When you search ‘delirium’ on Google images you find lots of pictures to do with delirium tremens – the clinical syndrome associated with alcohol withdrawal; while this is delirium in one sense, it is not the one I am discussing –
The usual textbook definition for delirium is a fluctuating state of consciousness developing over hours or days associated with an external factor and often reversible. (Or words to that effect – this is my definition, rather than the OED’s)
When I was a medical student I never really understood delirium – sure, I saw patients in this ‘state’, but when you are a doctor, particularly one working in a hospital, at least in the early years, you do not have enough experience of people, or of illness to understand something as complex as this (in the 1990’s antipsychotics were often seen as the panacea).
The alteration of consciousness that accompanies delirium can be mild – for example, subtle disruptions to an individual’s proprioceptive sense (causing them to fall) or it can be the whole Aldous Huxley, Doors of Perception, mind-altering, cacophony of symptoms that affects every sensory modality – auditory and visual hallucinations, hyperactivity, pain, anxiety, paranoia –
The causes of delirium are many – the likelihood of a person becoming delirious is often dependent on their constitutional resilience (very often age, frailty and number of associated health conditions being the key factors) and the nature of the insult.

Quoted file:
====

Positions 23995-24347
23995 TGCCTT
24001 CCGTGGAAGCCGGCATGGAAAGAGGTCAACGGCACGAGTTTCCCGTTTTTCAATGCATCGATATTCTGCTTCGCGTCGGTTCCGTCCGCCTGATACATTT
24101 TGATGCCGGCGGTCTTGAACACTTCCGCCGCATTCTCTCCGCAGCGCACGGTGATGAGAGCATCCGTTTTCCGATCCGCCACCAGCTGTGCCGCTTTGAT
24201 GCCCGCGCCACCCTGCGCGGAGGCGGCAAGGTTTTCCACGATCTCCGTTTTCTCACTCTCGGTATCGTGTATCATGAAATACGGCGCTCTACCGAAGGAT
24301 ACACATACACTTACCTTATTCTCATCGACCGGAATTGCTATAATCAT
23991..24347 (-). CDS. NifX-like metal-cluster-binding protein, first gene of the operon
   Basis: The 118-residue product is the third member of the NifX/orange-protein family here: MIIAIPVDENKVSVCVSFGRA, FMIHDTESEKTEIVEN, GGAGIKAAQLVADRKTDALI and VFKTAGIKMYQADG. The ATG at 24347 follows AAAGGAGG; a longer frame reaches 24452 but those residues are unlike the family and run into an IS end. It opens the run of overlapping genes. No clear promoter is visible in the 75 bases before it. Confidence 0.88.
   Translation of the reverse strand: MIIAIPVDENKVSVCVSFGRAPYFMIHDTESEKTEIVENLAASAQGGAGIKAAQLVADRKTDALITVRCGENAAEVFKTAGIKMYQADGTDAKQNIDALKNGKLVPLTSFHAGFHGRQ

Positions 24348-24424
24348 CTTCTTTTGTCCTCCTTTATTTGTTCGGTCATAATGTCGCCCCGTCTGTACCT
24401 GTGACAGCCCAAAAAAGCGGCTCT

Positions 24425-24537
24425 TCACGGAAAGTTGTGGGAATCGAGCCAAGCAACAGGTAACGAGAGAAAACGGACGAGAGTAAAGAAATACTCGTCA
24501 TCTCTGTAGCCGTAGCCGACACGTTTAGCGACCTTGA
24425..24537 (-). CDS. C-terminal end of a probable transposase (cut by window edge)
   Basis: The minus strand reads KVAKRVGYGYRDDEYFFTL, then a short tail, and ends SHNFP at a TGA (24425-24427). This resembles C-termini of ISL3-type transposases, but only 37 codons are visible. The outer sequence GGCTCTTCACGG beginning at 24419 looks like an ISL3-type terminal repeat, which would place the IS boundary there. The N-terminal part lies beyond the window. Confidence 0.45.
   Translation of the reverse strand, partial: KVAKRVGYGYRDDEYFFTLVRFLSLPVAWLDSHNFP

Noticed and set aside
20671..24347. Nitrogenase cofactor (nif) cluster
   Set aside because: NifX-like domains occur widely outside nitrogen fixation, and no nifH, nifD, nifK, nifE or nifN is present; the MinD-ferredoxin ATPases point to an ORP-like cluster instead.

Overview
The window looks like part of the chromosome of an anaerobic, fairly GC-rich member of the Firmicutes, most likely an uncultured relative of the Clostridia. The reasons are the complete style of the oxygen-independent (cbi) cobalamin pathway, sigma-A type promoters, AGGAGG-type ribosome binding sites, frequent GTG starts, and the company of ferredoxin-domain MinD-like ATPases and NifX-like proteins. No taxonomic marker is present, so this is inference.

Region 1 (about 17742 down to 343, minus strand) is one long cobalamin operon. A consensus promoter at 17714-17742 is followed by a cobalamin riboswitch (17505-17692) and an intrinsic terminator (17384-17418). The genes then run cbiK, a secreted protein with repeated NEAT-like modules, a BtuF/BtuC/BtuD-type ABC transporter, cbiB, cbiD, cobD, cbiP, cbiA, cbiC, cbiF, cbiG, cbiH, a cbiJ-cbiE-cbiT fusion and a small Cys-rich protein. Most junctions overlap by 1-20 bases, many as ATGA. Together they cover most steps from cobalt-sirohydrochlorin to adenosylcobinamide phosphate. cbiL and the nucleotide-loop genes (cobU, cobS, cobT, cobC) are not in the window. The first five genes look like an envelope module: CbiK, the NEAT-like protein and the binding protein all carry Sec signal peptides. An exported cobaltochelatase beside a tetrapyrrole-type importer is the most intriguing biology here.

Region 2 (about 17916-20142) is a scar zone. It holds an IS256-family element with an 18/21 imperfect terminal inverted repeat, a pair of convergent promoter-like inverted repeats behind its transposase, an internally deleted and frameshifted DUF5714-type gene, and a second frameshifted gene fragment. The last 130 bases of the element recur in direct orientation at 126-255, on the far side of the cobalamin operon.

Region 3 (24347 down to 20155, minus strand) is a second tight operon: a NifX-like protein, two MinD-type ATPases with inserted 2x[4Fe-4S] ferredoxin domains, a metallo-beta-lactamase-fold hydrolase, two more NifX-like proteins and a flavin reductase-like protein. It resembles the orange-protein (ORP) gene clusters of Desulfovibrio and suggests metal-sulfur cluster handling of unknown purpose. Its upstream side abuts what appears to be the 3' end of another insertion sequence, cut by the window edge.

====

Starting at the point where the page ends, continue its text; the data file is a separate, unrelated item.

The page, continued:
People who have dementia tend to be at the highest risk of experiencing delirium – delirium and dementia being different conditions which predominantly affect older people, the major difference being, that, delirium is potentially curable, reversible and treatable, the latter a progressive, terminal condition. Delirium can however affect anyone.
The many causes of delirium – infections, pain, dehydration, drugs (prescribed, over-the-counter and illicit), constipation, abnormalities of metabolism – low and high blood sugar, low sodium, high calcium, cancer, lack of sleep, change of environment, the list goes on;
All of this points to one thing, that when caring for a person with delirium, a level of inquiry is required that goes beyond the model of ‘confused older person > urine infection > antibiotics’
To address delirium, support the person and aid recovery, we have to examine the them as a whole; holistic practice is one of the greatest things to happen to mainstream medicine in the past five years – no longer are you looked at askance for suggesting this as the way ahead.
How do we treat delirium? We don’t have many cures or treatments for delirium itself, beyond correcting the underlying cause; like Chauncey Gardener in Kozinski’s ‘Being There’, the role of the doctors, the nurses, the carers is to tend, support the patients, prevent them from coming to harm – ensure they receive adequate hydration (cups of tea) and nutrition (person-centred, tasty & what they enjoy), ideally in company (not in bed/at bedside) without exposing them to the harms sometimes encountered in hospital – falls, pressure ulcers and hospital acquired infections being the main ones although loss of independence, institutionalization and loss of self are others.
There is much more to say about delirium, but that is all for now.